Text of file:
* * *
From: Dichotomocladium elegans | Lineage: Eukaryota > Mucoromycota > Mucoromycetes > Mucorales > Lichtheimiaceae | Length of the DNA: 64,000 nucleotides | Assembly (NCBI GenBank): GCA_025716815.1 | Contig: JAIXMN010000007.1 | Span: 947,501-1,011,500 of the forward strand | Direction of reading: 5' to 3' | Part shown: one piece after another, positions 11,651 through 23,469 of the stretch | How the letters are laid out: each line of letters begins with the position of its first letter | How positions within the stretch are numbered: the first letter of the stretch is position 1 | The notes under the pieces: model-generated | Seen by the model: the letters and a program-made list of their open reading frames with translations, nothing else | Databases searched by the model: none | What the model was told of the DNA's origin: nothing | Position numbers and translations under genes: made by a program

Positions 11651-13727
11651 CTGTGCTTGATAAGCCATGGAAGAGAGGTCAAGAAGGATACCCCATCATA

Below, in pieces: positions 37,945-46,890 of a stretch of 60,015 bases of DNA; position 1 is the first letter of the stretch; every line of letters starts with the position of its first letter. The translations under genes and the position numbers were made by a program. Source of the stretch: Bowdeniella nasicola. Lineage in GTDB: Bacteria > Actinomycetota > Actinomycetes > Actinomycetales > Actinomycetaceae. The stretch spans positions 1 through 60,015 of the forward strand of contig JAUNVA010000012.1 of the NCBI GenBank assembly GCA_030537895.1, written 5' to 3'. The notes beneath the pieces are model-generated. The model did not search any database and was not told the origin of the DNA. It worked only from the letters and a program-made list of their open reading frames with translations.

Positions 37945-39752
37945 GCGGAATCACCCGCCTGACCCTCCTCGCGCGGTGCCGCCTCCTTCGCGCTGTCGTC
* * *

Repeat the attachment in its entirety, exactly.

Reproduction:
From: Dichotomocladium elegans | Lineage: Eukaryota > Mucoromycota > Mucoromycetes > Mucorales > Lichtheimiaceae | Length of the DNA: 64,000 nucleotides | Assembly (NCBI GenBank): GCA_025716815.1 | Contig: JAIXMN010000007.1 | Span: 947,501-1,011,500 of the forward strand | Direction of reading: 5' to 3' | Part shown: one piece after another, positions 11,651 through 23,469 of the stretch | How the letters are laid out: each line of letters begins with the position of its first letter | How positions within the stretch are numbered: the first letter of the stretch is position 1 | The notes under the pieces: model-generated | Seen by the model: the letters and a program-made list of their open reading frames with translations, nothing else | Databases searched by the model: none | What the model was told of the DNA's origin: nothing | Position numbers and translations under genes: made by a program

Positions 11651-13727
11651 CTGTGCTTGATAAGCCATGGAAGAGAGGTCAAGAAGGATACCCCATCATA

Below, in pieces: positions 37,945-46,890 of a stretch of 60,015 bases of DNA; position 1 is the first letter of the stretch; every line of letters starts with the position of its first letter. The translations under genes and the position numbers were made by a program. Source of the stretch: Bowdeniella nasicola. Lineage in GTDB: Bacteria > Actinomycetota > Actinomycetes > Actinomycetales > Actinomycetaceae. The stretch spans positions 1 through 60,015 of the forward strand of contig JAUNVA010000012.1 of the NCBI GenBank assembly GCA_030537895.1, written 5' to 3'. The notes beneath the pieces are model-generated. The model did not search any database and was not told the origin of the DNA. It worked only from the letters and a program-made list of their open reading frames with translations.

Positions 37945-39752
37945 GCGGAATCACCCGCCTGACCCTCCTCGCGCGGTGCCGCCTCCTTCGCGCTGTCGTC